Which was the last book you borrowed from the library? Yesterday I brought home the hardcover of Andrea Camilleri’s THE TRACK OF SAND which is the 12th Inspector Montalbano mystery. I very much enjoyed its predecessor and am keen to get stuck into this one in which the intrepid inspector arises one morning to find the carcass of a horse on the beach.

What is the most recent e-book you read? Outrage by Arnaldur Indriðason which I read on my iPad (Kindle app). I was one of my recent insomnia-inspired binge of mostly translated fiction and Ithought it very good. It was one of those books that makes you put yourself in the circumstances of the players and ponder what you might do. It also makes you hungry for Indian food.

What was the first book you read this year (I skipped the translated books question as lots of my recent reads have been translated as can be seen from earlier answers) Australian author Kathryn Fox’s DEATH MASK which I thought an outstanding start to the year. It concerns crimes committed in/around the world of elite sports and is a fascinating insight into all aspects of that worrying culture.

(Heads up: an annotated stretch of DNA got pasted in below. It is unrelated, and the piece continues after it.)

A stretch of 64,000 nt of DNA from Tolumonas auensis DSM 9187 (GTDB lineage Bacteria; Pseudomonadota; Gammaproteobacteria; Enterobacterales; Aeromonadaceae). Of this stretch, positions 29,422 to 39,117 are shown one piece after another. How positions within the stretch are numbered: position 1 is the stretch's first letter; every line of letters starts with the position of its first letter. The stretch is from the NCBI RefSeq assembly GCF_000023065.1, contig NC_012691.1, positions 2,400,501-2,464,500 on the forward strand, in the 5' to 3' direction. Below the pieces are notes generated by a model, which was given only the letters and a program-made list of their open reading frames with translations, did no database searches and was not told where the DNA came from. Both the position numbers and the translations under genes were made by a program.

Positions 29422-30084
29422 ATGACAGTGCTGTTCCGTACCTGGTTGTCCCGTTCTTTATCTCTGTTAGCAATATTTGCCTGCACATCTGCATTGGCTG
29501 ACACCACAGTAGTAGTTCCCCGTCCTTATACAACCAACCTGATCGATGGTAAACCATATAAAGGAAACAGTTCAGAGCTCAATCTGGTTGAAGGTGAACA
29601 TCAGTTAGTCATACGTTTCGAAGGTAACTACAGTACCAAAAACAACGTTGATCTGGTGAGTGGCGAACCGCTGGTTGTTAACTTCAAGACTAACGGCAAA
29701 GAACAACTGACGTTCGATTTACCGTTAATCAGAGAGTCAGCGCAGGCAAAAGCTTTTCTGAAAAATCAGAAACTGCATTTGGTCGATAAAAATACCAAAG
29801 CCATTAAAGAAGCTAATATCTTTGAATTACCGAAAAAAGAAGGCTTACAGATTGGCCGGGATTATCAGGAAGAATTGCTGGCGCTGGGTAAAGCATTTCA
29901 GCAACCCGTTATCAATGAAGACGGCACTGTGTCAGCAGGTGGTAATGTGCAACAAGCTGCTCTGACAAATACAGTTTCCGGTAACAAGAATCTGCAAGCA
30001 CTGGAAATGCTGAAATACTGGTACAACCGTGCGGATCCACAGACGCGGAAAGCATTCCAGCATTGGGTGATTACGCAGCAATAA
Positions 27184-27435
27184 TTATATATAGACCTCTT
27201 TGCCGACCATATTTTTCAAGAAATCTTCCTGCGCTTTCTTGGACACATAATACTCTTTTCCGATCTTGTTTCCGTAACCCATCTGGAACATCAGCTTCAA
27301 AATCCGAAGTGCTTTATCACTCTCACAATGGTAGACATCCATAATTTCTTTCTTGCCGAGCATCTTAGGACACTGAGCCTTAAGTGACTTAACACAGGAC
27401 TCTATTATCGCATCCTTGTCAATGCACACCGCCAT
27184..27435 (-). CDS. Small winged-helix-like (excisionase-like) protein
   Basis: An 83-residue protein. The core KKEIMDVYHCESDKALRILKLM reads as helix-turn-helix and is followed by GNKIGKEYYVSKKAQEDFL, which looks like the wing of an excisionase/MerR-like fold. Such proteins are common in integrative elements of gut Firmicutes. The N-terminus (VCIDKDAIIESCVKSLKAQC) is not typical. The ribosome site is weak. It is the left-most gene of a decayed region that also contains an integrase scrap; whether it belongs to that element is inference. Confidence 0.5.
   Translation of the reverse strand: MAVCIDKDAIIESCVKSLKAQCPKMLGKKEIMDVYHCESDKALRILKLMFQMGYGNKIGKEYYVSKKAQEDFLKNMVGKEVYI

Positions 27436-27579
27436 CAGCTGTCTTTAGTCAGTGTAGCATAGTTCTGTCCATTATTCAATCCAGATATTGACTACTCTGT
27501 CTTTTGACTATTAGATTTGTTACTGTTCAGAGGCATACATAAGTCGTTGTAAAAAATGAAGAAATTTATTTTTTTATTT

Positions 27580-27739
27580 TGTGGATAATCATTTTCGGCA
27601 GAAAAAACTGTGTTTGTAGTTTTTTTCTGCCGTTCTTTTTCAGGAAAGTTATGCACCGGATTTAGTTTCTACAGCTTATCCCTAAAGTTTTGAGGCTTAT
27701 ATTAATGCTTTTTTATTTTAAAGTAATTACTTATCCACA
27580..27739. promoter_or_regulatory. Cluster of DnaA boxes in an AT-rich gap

Which book is at the top of your Christmas list? I’ve been getting into books about crime fiction lately (like the one mentioned above and I also bought a copy of PD James’ TALKING ABOUT DETECTIVE FICTION). I would like to get some more but it’s hard to know which are good. I’m not really interesting in books that focus on one author (like the plethora of companions to Christie or Doyle) but if anyone has any recommendations for good books about crime fiction (that I can read while waiting for Margot to publish hers) do let me know as I have a birthday and Christmas coming up 🙂 

Which so-far unpublished book are you most looking forward to reading? I don’t buy that many brand new releases (though it’s getting more economical to do so with eBooks) but I am looking forward to Sue Grafton’s latest alphabet mystery – V IS FOR VENGEANCE – due out on the 14th of November. This is one of only two series of which I have read each instalment as they were released. The quality has waxed and waned a little over that period but the last one was terrific and I do have a special place in my heart for Kinsey, Henry and the 1980’s. Only 4 more installments after this one!